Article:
BiloxiOne year we drove all the way to Biloxi, Mississippi from Alexandria, quite a journey. We rented a room in a motel by the beach while Dad went to an allergy clinic. When he came home from one visit to the clinic, his back looked like hamburger, having been pricked, in orderly rows and columns, with possible allergens. Oddly, I don’t remember, perhaps I wasn’t told, the results of any of these tests.

Meanwhile, we had the beach and that same Gulf of Mexico. I made a point of getting out there.  Even then strange places, different from home, drew me like magnets. I met a boy at the beach. We both had trucks and cars that we drove on roadways we made in the sand.

It was not long after a fireworks celebration had been held beach side and unexploded or partially exploded fireworks lay everywhere. We were boys. An opportunity offered itself. Soon we were opening small firecrackers, bottle rockets, fountains and scraping out the black powder.

fireworksWe made a little pit and filled it with black powder, then placed a plastic dump truck over it. We’d both seen movies where the fuse was a line of gunpowder so we made a small crevice in the pits side and dribbled black powder in a thin line away to what we calculated was a safe distance. Lit it.

Nothing happened. I imagine the sand was damp, dampening the powder, but that didn’t occur to us at the time. He, I don’t remember his name, offered to put a match to the powder under the truck. We really wanted to see that truck go up. He did. It worked, blowing up the small truck in spectacular, wonderful fashion. His thumb, too.

We went home and Biloxi was a bizarre memory, my Dad’s hamburger back and my friend’s thumb gone. When Katrina took out the Biloxi waterfront, I thought about that week.

Dad made me shine his high topped shoes every Sunday morning, a task I hated. He gave me a quarter for it, later thirty-five cents. I mowed the lawn, too, with a cranky push mower. He never did it himself. Paint the fence. Salt the weeds in the interstices of the bricks in our sidewalk. Carry buckets of water up from the basement that flooded predictably. He made me do these things, never explained them, never did them himself, save for the carrying of the buckets and then only with me. I know, hardly child abuse. I’m pointing here to the underlying, assumed authority of father that rested in his heart.

father2I have no warm memories of him. No moment of, God, I’m glad this guy is my Dad. Mostly my memories are blank, him lying on the floor, watching television, eating. Memories devoid of emotional valence.

When I began to do well in school, well enough that I would become my class’s valedictorian, he told me, “Grades aren’t everything. It’s how you get along with people that counts.” Not that it wasn’t true. It is. The lack of validation was what left a hole.

Even then I pushed back against authority, his, scout leaders, the school system. He wasn’t able to distinguish critical thinking and willingness to challenge authority from a defective personality. He didn’t see that I was tight with my peers, that they constantly chose me for leadership roles precisely because I was willing to say and do the things they only thought about.

Later, he bailed me out of a drinking related expulsion from campus when I was a junior. He bought me a car, a Volkswagen Beetle, so I could commute to school which was 20 miles away in Muncie. I moved back into my old room, ashamed. Even in this incident, my fault, I don’t recall warmth, only fulfillment of duty on his part.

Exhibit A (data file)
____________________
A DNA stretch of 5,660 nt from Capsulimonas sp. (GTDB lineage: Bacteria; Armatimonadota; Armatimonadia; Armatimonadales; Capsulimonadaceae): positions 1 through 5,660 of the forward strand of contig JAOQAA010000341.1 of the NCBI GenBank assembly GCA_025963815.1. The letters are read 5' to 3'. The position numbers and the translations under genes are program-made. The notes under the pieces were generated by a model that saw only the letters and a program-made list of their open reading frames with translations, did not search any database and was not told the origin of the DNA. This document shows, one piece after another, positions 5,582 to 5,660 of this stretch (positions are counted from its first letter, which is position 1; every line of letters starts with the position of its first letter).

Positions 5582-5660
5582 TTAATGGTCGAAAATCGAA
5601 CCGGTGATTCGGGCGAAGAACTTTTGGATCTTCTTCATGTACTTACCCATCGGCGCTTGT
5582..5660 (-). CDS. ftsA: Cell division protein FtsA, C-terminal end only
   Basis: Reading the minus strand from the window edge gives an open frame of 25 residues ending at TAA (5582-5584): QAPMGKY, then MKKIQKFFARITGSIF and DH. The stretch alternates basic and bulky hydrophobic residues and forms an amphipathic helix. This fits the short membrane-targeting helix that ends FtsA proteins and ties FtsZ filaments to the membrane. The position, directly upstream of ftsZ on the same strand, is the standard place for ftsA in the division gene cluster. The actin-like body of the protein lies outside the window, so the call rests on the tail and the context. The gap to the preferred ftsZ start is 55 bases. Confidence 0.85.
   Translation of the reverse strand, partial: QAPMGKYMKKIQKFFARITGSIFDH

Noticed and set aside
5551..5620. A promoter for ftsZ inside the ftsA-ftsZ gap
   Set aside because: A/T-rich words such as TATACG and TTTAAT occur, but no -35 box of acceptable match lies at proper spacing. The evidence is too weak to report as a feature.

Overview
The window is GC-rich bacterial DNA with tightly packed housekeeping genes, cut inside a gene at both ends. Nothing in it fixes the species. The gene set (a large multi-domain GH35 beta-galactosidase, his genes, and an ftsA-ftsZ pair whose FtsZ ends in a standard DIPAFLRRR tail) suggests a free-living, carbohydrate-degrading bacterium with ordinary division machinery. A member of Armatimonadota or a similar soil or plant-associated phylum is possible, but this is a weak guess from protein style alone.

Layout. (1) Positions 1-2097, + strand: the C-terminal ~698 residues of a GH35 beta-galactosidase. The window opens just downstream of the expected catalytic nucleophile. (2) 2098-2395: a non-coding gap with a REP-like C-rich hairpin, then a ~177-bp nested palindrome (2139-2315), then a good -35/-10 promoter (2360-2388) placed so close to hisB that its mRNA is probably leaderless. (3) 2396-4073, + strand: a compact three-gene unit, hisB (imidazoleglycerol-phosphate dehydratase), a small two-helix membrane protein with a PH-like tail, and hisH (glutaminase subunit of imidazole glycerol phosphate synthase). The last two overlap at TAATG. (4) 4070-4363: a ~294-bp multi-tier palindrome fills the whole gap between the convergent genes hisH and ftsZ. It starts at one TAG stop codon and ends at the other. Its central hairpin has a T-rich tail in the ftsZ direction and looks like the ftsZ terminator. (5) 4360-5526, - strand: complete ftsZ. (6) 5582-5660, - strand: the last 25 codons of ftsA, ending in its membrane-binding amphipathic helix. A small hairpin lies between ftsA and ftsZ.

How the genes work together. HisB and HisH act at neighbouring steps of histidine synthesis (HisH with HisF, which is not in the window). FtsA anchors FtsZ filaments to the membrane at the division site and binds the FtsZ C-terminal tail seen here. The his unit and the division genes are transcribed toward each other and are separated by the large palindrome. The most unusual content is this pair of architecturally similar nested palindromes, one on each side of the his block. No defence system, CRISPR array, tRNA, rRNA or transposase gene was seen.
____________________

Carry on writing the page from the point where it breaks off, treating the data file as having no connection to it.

father estrangementIt led to the rupture that mattered the most. I was at home, my hair was long, early Beatle’s long, which was not very, even for the day. He asked me one day, “Charlie, are you a homosexual?” Long haired musicians were often considered gay in those days. I laughed.

“No.”

“Well, then, cut your hair or get of my house.” That was the last time I was in Alexandria, or talked to him for over ten years. Sure, I was misguided, abrupt, overreacting. Yes. But, and this was the lesson I took from this incident, I was the child. He was the parent. It was his responsibility to find a way over the gap, a gap he had created out of his Roosevelt Democrat, communist hating paranoia. He never did.

He was not an absent father in the sense of not coming home at night, of always being unavailable due to hobbies or travel. He was an absent father in his heart, walled in, tucked away behind the moat of his early childhood, his own father’s abandonment. From the vantage point now, years long past look different of course. I can see the roots of his difficulty, even be moved by them. But their work was done a long time ago, long before I knew I could rewrite my narratives.

father driftMaybe it could have gone differently. Maybe. But it didn’t. With Mom dead young and Dad unable to cope I felt, though only in retrospect, like a rudderless boat. Navigating that craft through the astonishing turmoil and wonder of the sixties was difficult. In a real sense I failed.

It took into my thirties, with treatment for alcoholism and long term Jungian analysis, to regain the helm. This was not Dad’s fault. I’ve come to believe that no matter what the circumstances of our childhood, when we’re least able to shape our own lives, we alone are responsible for our adult lives. It’s our task to find, in whatever way we can, the tools necessary to give us a life of our own making.

This is the essence of reconstruction. We cannot wish away or abandon our past; it will be and is what it was. Yet the interpretation, the hermeneutics of that past is ours. Would that Dad had had the chance to reconstruct his own story, to dig out the bravery it took to live a life in spite of Elmo’s sudden disappearance, to join the military, to raise a child with polio. These are not trivial accomplishments, but somehow they did not shape him. I don’t know why.